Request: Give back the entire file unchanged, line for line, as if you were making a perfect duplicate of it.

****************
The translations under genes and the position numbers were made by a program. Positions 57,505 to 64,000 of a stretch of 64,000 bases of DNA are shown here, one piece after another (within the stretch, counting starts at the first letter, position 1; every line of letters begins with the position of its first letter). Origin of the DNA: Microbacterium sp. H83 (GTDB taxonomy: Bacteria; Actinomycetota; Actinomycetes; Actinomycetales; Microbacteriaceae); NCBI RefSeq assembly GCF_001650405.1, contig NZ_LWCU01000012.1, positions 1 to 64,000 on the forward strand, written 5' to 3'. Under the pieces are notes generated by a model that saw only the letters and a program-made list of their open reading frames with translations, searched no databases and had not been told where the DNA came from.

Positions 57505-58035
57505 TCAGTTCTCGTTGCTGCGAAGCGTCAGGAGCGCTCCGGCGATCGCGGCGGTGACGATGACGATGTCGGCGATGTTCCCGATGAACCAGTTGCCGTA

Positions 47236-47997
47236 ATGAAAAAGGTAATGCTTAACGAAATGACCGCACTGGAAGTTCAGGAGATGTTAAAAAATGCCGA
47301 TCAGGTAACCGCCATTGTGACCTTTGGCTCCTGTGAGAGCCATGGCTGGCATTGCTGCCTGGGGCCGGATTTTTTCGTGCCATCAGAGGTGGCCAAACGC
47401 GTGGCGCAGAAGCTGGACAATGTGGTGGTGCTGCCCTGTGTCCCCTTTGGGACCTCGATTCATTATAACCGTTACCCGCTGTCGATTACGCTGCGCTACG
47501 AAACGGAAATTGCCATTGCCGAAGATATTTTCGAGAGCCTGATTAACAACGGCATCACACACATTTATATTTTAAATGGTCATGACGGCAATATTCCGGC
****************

The translations under genes and the position numbers were made by a program. Positions 57,505 to 64,000 of a stretch of 64,000 bases of DNA are shown here, one piece after another (within the stretch, counting starts at the first letter, position 1; every line of letters begins with the position of its first letter). Origin of the DNA: Microbacterium sp. H83 (GTDB taxonomy: Bacteria; Actinomycetota; Actinomycetes; Actinomycetales; Microbacteriaceae); NCBI RefSeq assembly GCF_001650405.1, contig NZ_LWCU01000012.1, positions 1 to 64,000 on the forward strand, written 5' to 3'. Under the pieces are notes generated by a model that saw only the letters and a program-made list of their open reading frames with translations, searched no databases and had not been told where the DNA came from.

Positions 57505-58035
57505 TCAGTTCTCGTTGCTGCGAAGCGTCAGGAGCGCTCCGGCGATCGCGGCGGTGACGATGACGATGTCGGCGATGTTCCCGATGAACCAGTTGCCGTA

Positions 47236-47997
47236 ATGAAAAAGGTAATGCTTAACGAAATGACCGCACTGGAAGTTCAGGAGATGTTAAAAAATGCCGA
47301 TCAGGTAACCGCCATTGTGACCTTTGGCTCCTGTGAGAGCCATGGCTGGCATTGCTGCCTGGGGCCGGATTTTTTCGTGCCATCAGAGGTGGCCAAACGC
47401 GTGGCGCAGAAGCTGGACAATGTGGTGGTGCTGCCCTGTGTCCCCTTTGGGACCTCGATTCATTATAACCGTTACCCGCTGTCGATTACGCTGCGCTACG
47501 AAACGGAAATTGCCATTGCCGAAGATATTTTCGAGAGCCTGATTAACAACGGCATCACACACATTTATATTTTAAATGGTCATGACGGCAATATTCCGGC